I can be an optimist, and you look at decisions like that and have the choice to say, “Oh my gosh, worst decision of my life. I can’t believe I did that nine month in Richmond.” But you can also look at it as, “Look at all the amazing things we learned” even if it was “Oh, I learned that I need to not follow my fear. I need to follow my intuition, Holy Spirit, where God’s leading me.” Every situation, even if it takes us off course a little bit, has a lesson in it somewhere.

Movement is really important, and we can get so trapped in fear that we don’t make moves. Especially as single parents, when you’re like, “Okay, I need to keep some status quo” and realize that instability is not the worst thing to happen. Don’t be afraid to make hard decisions and give yourself permission to make a mistake knowing that God works things out. And in doing that, I would recommend bringing people into the process, wise counsel to help you weigh things out.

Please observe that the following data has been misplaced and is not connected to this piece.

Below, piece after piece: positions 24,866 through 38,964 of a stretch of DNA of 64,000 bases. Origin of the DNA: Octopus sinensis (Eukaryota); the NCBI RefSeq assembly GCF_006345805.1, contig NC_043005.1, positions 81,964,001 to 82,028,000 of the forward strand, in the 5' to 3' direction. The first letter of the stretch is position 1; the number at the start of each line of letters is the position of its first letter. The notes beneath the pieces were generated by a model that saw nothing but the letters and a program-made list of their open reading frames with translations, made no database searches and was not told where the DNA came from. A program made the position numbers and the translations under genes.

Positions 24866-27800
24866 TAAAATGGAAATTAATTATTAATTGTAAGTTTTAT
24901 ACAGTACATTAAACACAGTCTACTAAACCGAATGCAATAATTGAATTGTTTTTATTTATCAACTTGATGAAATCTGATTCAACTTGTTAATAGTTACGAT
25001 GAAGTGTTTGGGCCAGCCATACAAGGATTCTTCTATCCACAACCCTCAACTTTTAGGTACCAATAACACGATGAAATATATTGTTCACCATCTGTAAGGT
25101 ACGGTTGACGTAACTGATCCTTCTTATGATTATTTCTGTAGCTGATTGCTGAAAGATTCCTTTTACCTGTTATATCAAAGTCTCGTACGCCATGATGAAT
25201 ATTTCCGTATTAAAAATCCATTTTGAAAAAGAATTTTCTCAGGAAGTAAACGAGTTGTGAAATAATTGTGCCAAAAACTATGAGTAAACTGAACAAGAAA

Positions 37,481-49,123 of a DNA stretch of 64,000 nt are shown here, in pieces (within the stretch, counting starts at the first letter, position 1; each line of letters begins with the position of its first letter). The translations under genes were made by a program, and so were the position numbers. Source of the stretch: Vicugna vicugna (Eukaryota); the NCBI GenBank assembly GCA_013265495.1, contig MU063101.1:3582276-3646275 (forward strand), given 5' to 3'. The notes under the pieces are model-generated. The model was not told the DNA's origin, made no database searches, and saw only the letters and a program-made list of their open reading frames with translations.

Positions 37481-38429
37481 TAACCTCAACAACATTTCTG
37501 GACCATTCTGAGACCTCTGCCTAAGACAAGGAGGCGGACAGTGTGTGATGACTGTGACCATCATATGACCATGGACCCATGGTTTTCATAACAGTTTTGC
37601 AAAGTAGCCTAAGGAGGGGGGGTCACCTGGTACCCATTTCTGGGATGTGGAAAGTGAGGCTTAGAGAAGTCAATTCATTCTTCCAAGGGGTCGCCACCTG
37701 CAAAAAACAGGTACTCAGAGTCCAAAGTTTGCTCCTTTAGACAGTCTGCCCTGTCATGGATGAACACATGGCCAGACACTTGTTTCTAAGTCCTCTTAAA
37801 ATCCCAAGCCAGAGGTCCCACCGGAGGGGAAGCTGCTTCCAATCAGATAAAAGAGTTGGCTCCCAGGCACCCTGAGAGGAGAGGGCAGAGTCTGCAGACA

So let’s talk about some of the costs of stability related to being a single parent.

When I first became a single parent, there was a lot to assess and say, “Well, what does matter to me and to my family?” There’s no way I could have my kids in all the sports and all of the things they did when I didn’t have extra help at home. I had to take an inventory and assess that. For the first six months, I had one measure for myself of success, and that measure was “Did my kids eat today?” And if my kids ate that day, I was a successful mom. And I would pat myself on the back and say, “Hooray, we can live to fight another day.” Because I knew that there were some battles that I could not fight at that moment. Not every dragon can be slayed in the first week or six months or even six years when you’re dealing with something as traumatic as grief, loss, death, divorce.